The case of Kerr (1894) Probate Division 284 arguably gives better guidance to the ecclesiastical courts on questions both of environmental law and environmental fact. Ironically this case was decided by Dr Tristram, who also decided Lee v Hawtrey. In Kerr a faculty was sought for the ‘immurement’ (i.e interment in a wall) in a parish church of an urn containing a deceased person’s ashes. At that time the practice of cremation was new and controversial.
The first question was whether the immurement of cremated remains in church was lawful. As public health became a growing concern in the 19th century, various Acts of Parliament forbade the burial of dead bodies beneath church floors. However, none of these Acts contemplated the burial of ashes, only of uncremated remains. The court was therefore satisfied that the proposed faculty would not contravene the secular law.
However, the court was also concerned that the interment of ashes, though not illegal, might be objectionable on sanitary grounds. It therefore directed a communication to the Home Secretary, who was then responsible for public health. The Home Secretary replied that he had no objection on sanitary grounds to the proposed faculty.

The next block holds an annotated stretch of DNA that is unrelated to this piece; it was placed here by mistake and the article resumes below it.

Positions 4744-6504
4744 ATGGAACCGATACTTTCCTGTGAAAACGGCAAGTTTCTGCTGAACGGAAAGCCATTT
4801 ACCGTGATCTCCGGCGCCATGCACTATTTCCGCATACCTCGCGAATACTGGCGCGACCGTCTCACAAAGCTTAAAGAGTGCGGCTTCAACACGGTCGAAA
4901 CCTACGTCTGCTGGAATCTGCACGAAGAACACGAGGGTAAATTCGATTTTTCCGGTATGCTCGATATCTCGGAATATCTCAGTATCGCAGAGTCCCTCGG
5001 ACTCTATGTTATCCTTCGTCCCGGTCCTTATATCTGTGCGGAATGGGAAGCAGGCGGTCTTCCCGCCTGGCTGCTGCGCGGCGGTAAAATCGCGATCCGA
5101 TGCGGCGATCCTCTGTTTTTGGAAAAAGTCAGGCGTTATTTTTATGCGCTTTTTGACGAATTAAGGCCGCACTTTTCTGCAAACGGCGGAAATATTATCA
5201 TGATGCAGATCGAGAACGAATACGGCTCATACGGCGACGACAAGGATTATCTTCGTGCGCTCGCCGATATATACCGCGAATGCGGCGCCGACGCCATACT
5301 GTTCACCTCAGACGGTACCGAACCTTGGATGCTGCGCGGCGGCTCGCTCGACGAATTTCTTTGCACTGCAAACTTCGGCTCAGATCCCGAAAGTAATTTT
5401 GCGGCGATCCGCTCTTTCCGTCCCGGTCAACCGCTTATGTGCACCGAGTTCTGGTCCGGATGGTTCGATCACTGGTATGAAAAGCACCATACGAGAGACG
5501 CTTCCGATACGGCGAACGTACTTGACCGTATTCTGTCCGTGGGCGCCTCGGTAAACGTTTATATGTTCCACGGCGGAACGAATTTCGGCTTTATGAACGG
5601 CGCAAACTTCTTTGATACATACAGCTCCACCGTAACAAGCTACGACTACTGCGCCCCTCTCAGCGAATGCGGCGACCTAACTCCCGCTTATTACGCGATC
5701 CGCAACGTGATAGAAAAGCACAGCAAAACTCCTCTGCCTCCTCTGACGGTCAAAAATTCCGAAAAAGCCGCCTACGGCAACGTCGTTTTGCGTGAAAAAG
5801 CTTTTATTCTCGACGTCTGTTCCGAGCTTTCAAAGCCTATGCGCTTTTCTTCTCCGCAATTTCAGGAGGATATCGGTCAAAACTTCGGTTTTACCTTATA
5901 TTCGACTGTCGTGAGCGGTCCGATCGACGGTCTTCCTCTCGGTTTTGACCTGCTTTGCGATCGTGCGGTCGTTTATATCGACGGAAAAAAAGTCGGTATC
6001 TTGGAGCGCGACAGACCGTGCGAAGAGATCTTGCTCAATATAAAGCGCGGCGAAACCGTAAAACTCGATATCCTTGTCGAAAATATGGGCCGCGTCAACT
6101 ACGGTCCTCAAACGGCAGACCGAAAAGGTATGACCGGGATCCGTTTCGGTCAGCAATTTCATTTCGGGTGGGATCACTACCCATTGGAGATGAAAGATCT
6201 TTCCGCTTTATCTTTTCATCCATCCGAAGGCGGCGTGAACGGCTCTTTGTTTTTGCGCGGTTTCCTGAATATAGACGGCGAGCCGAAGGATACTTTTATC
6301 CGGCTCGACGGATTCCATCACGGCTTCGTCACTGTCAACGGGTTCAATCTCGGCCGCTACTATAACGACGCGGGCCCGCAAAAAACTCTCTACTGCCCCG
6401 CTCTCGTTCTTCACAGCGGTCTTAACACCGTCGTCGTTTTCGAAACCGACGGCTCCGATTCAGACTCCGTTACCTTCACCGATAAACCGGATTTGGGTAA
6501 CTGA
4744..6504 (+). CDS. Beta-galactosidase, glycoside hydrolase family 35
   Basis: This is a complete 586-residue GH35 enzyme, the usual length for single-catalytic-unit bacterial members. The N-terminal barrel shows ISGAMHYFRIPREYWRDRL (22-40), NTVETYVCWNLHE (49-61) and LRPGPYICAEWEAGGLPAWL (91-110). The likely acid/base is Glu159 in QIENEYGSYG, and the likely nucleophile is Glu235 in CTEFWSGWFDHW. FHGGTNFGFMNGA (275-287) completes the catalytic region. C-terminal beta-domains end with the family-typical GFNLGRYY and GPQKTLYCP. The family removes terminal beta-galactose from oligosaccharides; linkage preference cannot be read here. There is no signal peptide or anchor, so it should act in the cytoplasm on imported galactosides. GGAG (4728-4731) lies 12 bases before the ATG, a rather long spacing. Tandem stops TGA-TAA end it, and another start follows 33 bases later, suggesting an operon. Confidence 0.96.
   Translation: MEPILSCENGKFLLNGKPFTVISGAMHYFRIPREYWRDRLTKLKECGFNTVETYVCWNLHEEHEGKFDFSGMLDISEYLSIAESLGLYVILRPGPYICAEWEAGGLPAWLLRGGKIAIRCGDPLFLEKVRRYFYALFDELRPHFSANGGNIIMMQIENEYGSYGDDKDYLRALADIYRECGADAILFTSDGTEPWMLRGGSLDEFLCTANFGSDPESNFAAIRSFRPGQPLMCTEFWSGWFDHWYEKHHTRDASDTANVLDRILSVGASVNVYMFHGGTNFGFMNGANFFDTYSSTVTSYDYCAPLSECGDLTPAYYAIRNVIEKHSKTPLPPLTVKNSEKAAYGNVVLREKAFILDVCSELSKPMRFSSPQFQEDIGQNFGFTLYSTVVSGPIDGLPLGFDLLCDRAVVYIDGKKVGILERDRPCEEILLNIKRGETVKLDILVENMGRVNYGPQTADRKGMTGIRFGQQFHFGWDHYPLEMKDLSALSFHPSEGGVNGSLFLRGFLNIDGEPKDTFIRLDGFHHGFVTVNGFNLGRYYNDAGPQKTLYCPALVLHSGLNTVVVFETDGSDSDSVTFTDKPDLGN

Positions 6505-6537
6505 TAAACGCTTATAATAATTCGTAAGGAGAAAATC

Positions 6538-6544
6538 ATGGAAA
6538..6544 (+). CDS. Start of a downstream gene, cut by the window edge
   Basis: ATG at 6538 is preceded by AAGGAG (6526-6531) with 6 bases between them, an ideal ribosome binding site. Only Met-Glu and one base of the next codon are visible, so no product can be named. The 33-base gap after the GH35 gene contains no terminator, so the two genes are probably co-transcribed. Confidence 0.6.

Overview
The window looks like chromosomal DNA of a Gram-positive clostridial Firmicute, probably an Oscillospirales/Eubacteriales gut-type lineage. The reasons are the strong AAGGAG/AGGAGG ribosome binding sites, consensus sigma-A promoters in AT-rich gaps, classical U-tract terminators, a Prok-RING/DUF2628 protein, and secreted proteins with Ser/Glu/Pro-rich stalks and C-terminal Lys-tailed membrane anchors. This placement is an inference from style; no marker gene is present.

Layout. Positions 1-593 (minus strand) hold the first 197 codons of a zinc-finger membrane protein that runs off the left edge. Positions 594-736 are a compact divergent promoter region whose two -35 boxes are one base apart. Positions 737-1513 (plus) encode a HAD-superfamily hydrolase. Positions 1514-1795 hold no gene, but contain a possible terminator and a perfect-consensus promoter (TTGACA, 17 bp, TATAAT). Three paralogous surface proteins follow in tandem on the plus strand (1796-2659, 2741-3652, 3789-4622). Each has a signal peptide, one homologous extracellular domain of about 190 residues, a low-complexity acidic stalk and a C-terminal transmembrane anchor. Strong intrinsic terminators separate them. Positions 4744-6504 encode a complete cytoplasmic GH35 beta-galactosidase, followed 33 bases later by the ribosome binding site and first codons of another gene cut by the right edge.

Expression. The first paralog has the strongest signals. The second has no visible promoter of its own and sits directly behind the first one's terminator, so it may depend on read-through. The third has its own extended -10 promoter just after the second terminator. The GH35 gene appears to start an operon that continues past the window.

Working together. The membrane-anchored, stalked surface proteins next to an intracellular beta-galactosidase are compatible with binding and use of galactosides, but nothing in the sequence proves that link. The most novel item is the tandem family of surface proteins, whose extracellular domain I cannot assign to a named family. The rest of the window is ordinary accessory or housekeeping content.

This case suggests that ecclesiastical courts should address matters of secular jurisdiction and ‘the environment’ as follows:
(1) where a question of law arises (is the interment of cremated ashes forbidden?) the ecclesiastical court must follow the interpretation of the secular courts or, if there is none, place its own interpretation on the secular law.
(2) where a question of fact arises (is the interment of cremated remains a health risk?) the ecclesiastical court should follow the guidance of the relevant secular authority.
(3) by implication, although the point did not arise in Kerr, the ecclesiastical court should seek its own expert evidence concerning health and safety only if no secular authority is able to advise it.